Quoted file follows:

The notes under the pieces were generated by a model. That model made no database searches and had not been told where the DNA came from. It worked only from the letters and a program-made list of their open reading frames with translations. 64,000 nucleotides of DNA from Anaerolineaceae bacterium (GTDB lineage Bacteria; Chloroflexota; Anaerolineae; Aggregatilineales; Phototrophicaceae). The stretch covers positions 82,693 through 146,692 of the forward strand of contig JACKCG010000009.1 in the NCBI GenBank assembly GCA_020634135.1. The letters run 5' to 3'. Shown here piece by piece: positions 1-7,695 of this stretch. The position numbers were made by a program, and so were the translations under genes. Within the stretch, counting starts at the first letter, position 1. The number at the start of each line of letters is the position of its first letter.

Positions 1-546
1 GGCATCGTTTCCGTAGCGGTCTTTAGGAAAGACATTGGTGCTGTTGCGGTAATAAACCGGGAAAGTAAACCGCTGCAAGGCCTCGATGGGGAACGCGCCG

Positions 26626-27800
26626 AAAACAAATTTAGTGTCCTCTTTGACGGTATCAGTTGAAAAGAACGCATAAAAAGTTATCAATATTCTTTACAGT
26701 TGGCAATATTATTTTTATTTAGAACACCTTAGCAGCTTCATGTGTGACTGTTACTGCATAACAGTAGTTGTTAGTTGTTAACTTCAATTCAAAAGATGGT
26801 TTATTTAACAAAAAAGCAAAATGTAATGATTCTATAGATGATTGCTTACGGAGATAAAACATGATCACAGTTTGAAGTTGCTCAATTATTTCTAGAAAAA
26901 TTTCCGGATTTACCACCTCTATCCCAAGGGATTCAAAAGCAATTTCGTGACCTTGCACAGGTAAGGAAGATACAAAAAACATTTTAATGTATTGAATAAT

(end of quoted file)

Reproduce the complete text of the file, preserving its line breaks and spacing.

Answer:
The notes under the pieces were generated by a model. That model made no database searches and had not been told where the DNA came from. It worked only from the letters and a program-made list of their open reading frames with translations. 64,000 nucleotides of DNA from Anaerolineaceae bacterium (GTDB lineage Bacteria; Chloroflexota; Anaerolineae; Aggregatilineales; Phototrophicaceae). The stretch covers positions 82,693 through 146,692 of the forward strand of contig JACKCG010000009.1 in the NCBI GenBank assembly GCA_020634135.1. The letters run 5' to 3'. Shown here piece by piece: positions 1-7,695 of this stretch. The position numbers were made by a program, and so were the translations under genes. Within the stretch, counting starts at the first letter, position 1. The number at the start of each line of letters is the position of its first letter.

Positions 1-546
1 GGCATCGTTTCCGTAGCGGTCTTTAGGAAAGACATTGGTGCTGTTGCGGTAATAAACCGGGAAAGTAAACCGCTGCAAGGCCTCGATGGGGAACGCGCCG

Positions 26626-27800
26626 AAAACAAATTTAGTGTCCTCTTTGACGGTATCAGTTGAAAAGAACGCATAAAAAGTTATCAATATTCTTTACAGT
26701 TGGCAATATTATTTTTATTTAGAACACCTTAGCAGCTTCATGTGTGACTGTTACTGCATAACAGTAGTTGTTAGTTGTTAACTTCAATTCAAAAGATGGT
26801 TTATTTAACAAAAAAGCAAAATGTAATGATTCTATAGATGATTGCTTACGGAGATAAAACATGATCACAGTTTGAAGTTGCTCAATTATTTCTAGAAAAA
26901 TTTCCGGATTTACCACCTCTATCCCAAGGGATTCAAAAGCAATTTCGTGACCTTGCACAGGTAAGGAAGATACAAAAAACATTTTAATGTATTGAATAAT